In music, flat (Italian bemolle for "soft B") means "lower in pitch". Flat is the opposite of sharp, which is a raising of pitch. In musical notation, flat means "lower in pitch by one semitone (half step)", notated using the symbol ♭ which is derived from a stylised lowercase 'b'. For instance, the music below has a key signature with three flats (indicating either E♭ major or C minor) and the note, D♭, has a flat accidental.
Under twelve-tone equal temperament, D♭ for instance is enharmonically equivalent to C♯, and G♭ is equivalent to F♯. In any other tuning system, such enharmonic equivalences in general do not exist. To allow extended just intonation, composer Ben Johnston uses a sharp as an accidental to indicate a note is raised 70.6 cents (ratio 25:24), and a flat to indicate a note is lowered 70.6 cents.
In intonation, flat can also mean "slightly lower in pitch" (by some unspecified amount). If two simultaneous notes are slightly out-of-tune, the lower-pitched one (assuming the higher one is properly pitched) is "flat" with respect to the other. Furthermore, the verb flatten means to lower the pitch of a note, typically by a small musical interval.
Flats are used in the key signatures of
- F major / D minor (B♭)
- B♭ major / G minor (adds E♭)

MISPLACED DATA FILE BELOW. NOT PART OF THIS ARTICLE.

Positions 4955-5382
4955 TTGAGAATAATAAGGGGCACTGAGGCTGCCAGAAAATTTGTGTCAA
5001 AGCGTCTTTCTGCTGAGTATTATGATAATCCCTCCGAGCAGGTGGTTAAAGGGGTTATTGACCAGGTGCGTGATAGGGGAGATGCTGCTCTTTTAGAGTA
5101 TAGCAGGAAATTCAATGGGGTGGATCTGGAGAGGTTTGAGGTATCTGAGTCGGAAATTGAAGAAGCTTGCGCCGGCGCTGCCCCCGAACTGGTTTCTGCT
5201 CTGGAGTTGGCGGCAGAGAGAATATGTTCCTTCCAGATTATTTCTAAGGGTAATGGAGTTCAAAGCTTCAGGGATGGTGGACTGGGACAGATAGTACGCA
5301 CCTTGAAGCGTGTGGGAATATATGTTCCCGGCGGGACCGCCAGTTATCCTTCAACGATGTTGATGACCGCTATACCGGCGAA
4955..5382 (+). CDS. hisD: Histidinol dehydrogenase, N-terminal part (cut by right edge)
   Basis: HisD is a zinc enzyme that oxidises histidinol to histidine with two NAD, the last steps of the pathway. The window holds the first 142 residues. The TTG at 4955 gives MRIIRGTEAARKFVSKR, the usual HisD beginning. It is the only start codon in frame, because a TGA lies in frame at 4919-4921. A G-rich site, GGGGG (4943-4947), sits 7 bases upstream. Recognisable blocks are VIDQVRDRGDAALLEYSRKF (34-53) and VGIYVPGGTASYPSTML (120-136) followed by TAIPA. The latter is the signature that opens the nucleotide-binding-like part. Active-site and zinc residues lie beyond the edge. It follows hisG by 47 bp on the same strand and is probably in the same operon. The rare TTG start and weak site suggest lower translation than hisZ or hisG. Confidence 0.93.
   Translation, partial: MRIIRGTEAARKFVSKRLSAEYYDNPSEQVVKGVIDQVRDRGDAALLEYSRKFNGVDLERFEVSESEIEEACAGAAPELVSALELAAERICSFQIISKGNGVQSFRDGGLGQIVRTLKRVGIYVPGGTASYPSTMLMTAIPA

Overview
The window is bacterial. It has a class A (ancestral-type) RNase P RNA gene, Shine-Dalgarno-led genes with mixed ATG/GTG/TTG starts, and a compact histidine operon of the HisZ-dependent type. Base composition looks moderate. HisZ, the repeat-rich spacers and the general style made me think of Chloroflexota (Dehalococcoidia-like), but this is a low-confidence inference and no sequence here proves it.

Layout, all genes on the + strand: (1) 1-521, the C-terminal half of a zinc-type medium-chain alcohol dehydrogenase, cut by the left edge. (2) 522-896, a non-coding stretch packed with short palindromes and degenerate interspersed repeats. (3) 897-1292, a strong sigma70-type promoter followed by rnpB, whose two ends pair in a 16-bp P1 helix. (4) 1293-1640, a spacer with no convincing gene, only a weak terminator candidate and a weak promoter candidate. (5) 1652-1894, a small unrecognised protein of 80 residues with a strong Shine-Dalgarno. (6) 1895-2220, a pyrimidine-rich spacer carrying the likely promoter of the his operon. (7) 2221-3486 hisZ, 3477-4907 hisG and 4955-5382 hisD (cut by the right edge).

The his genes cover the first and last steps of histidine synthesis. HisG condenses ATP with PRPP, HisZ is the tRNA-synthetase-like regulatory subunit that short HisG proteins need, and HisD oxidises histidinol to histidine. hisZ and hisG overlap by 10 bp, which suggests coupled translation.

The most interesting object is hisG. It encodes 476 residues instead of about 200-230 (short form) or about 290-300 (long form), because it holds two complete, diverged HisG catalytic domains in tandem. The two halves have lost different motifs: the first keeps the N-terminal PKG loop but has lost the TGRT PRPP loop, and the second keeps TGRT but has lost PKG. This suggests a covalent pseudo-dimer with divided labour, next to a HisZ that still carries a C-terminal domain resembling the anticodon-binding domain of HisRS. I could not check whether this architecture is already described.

- E♭ major / C minor (adds A♭)
- A♭ major / F minor (adds D♭)
- D♭ major / B♭ minor (adds G♭)
- G♭ major / E♭ minor (adds C♭)
- C♭ major / A♭ minor (adds F♭)
The order of flats in the key signatures of music notation, following the circle of fifths, is B♭, E♭, A♭, D♭, G♭, C♭ and F♭ (mnemonics for which include Battle Ends And Down Goes Charles' Father and Before Eating A Doughnut Get Coffee First).
Double flats also exist, which look like (similar to two flats, ♭♭) and lower a note by two semitones, or a whole step. Historically, in order to raise a double flat to a single flat, it was required to use the notation ♮♭. In modern scores it is acceptable to simply denote this with a single flat ♭.
A quarter-tone flat, half flat, or demiflat indicating the use of quarter tones, may be marked with various symbols including a flat with a slash () or a reversed flat sign (). A three-quarter-tone flat, flat and a half or sesquiflat, is represented by a demiflat and a regular flat ().
- U+1D12B 𝄫 MUSICAL SYMBOL DOUBLE FLAT
- U+1D133 𝄳 MUSICAL SYMBOL QUARTER TONE FLAT
- Benward & Saker (2003). Music in Theory and Practice, Vol. 1, p. 6. McGraw-Hill, Seventh edition. "Flat (♭)—lowers the pitch a half step."
- Flat Archived 2021-07-15 at the Wayback Machine, Glossary, Naxos Records
- John Fonville. "Ben Johnston's Extended Just Intonation- A Guide for Interpreters", p. 109, Perspectives of New Music, Vol. 29, No. 2 (Summer, 1991), pp. 106–137. "...the 25/24 ratio is the sharp (♯) ratio ... this raises a note approximately 70.6 cents."
- Byrd, Donald (September 2016). "Extremes of Conventional Music Notation". Indiana University Bloomington. Archived from the original on 8 March 2010. Retrieved 4 November 2016.
- Media related to Flats (music) at Wikimedia Commons